A new partnership involving Dyndrite is aiming to streamline and automate a closed-loop source for 3D Printing materials for production and qualification.
Dyndrite, a provider of GPU-accelerated computation used to create digital manufacturing hardware and software, will work with Mimo Technik and Astro Mechanical Testing Laboratory to collaborate on the development of materials qualification platform Mastro.
Mimo Technik develops manufacturing solutions in the additive manufacturing space for aerospace, rocketry, defence and motorsport clients, while Astro executes mechanical and metallurgical testing for materials developed for spaceflight hardware, launch vehicles and satellites. Together, through Mastro, the team of experts will offer organisations qualified materials for companies such as Boeing, Lockheed Martin, and Northrop Grumman.
Having already been used to qualify dozens of materials, Mastro will be benefit from Dyndrite enabling the codifying of Mastro ‘build recipes’ to ensure repeatable quality and traceability.
“Parameter development and qualification is a tedious and time consuming process,” said Dyndrite head of product Steve Walton. “Dyndrite’s tools allow users to rationally explore the parameter space of interest using their own algorithms while building upon provided tools. Our APIs are designed to support the user in these studies and algorithmically provide the build and toolpath pedigree to ensure data can be used in research, qualification, and production environments.
“The build and toolpath automation provided allows engineers to explore the solutions to new process problems, instead of spending energy on manual, error prone data entry.”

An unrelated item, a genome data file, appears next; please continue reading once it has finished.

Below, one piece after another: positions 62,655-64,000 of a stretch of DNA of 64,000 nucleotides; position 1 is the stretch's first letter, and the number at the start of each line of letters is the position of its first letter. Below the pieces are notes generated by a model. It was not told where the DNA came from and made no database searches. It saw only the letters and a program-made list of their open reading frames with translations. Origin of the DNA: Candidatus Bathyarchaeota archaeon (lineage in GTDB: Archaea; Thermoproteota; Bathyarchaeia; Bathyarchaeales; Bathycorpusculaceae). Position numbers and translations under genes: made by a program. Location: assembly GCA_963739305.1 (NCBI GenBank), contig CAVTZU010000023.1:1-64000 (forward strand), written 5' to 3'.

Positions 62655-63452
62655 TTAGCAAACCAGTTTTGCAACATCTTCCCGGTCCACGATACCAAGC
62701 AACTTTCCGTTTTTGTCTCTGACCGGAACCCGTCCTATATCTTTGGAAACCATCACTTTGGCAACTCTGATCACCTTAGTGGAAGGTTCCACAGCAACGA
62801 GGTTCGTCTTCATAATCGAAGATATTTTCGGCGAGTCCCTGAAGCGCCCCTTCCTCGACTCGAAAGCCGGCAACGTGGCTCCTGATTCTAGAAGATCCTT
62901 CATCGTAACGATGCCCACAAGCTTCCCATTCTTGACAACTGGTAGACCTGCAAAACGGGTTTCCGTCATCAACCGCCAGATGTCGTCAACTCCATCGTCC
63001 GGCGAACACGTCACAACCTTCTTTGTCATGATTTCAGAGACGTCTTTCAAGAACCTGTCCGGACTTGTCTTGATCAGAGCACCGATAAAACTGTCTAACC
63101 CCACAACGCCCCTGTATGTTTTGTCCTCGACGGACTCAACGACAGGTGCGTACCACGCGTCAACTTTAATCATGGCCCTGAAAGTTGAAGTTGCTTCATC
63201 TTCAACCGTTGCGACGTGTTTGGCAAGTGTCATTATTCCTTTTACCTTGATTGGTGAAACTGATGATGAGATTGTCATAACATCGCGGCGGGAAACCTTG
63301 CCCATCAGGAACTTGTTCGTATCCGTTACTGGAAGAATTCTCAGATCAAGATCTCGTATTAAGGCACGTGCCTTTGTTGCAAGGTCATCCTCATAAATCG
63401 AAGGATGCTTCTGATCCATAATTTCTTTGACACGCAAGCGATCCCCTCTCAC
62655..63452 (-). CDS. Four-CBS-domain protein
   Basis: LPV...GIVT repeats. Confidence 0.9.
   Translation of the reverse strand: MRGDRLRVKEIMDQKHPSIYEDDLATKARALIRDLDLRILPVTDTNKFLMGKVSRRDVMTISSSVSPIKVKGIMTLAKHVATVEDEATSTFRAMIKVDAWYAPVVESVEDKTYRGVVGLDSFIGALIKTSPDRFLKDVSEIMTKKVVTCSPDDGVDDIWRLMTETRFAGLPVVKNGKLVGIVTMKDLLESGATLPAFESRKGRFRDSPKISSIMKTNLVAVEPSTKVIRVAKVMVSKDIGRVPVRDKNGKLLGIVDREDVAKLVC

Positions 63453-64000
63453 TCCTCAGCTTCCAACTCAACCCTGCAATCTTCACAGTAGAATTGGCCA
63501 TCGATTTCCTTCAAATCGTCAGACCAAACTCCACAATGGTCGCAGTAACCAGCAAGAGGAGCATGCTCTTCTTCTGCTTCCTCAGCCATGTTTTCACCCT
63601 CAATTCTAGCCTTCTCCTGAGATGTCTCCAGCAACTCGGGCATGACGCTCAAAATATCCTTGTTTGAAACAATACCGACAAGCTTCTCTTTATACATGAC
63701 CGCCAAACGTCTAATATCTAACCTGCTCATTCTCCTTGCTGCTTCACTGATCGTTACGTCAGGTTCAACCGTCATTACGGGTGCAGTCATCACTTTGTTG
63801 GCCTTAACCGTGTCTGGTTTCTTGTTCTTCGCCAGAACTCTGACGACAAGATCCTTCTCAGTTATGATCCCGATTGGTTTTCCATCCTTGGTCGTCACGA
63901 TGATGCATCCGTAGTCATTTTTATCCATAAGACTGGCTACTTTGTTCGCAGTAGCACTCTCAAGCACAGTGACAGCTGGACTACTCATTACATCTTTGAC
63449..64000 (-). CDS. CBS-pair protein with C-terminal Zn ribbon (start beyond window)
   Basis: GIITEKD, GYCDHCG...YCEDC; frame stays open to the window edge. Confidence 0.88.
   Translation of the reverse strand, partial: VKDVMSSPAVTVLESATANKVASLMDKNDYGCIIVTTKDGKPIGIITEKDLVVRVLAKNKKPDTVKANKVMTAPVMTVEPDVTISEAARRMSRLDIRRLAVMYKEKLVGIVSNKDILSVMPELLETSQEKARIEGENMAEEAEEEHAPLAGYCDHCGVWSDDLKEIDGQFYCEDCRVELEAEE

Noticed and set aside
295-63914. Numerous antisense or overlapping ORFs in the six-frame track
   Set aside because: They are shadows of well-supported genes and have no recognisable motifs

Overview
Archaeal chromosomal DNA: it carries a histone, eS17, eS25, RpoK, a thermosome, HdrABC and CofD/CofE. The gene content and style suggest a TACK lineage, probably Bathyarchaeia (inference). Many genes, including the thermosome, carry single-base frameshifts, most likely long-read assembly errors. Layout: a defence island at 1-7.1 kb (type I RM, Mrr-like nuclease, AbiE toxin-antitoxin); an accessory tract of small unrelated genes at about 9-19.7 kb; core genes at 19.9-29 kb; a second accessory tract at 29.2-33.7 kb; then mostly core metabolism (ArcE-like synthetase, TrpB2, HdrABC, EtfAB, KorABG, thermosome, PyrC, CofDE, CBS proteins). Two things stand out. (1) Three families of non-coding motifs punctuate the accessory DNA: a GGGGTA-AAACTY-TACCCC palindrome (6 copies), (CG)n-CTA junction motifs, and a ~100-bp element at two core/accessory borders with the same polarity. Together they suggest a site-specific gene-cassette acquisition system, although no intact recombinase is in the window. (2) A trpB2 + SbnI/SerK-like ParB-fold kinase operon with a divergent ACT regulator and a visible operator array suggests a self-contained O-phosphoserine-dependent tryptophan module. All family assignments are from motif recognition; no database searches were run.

Dyndrite recently unveiled its first end-user AM application, Dyndrite Materials and Process Development for LPBF, a GPU-based 3D application designed for materials and process engineers developing new metal alloys and parts for laser-based 3D metal printing.
The software is designed to take full advantage of Dyndrite’s Accelerated Computation Engine including the ability to perform 3D geometric queries in order to detect and optimise for difficult geometric features such as domes, cantilevers, and thin walls.
Users will be able to create shareable build recipes (via Python) that provide all the necessary information required to recreate a build and drive a variety of 3D metal printers, including EOS, Renishaw, SLM Solutions and others.
“Scaling digital additive manufacturing to an industrial level is the next step for strategic aerospace and defence infrastructure,” said Mimo Technic CEO Jonathan Cohen. “Dyndrite is the platform we are using to build that reality. Empowering our engineers from rapid material development to creating qualified aerospace workflows for our growing AM facility.”